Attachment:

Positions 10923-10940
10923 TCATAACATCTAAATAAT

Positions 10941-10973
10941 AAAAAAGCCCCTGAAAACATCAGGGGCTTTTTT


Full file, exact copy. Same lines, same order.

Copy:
Positions 10923-10940
10923 TCATAACATCTAAATAAT

Positions 10941-10973
10941 AAAAAAGCCCCTGAAAACATCAGGGGCTTTTTT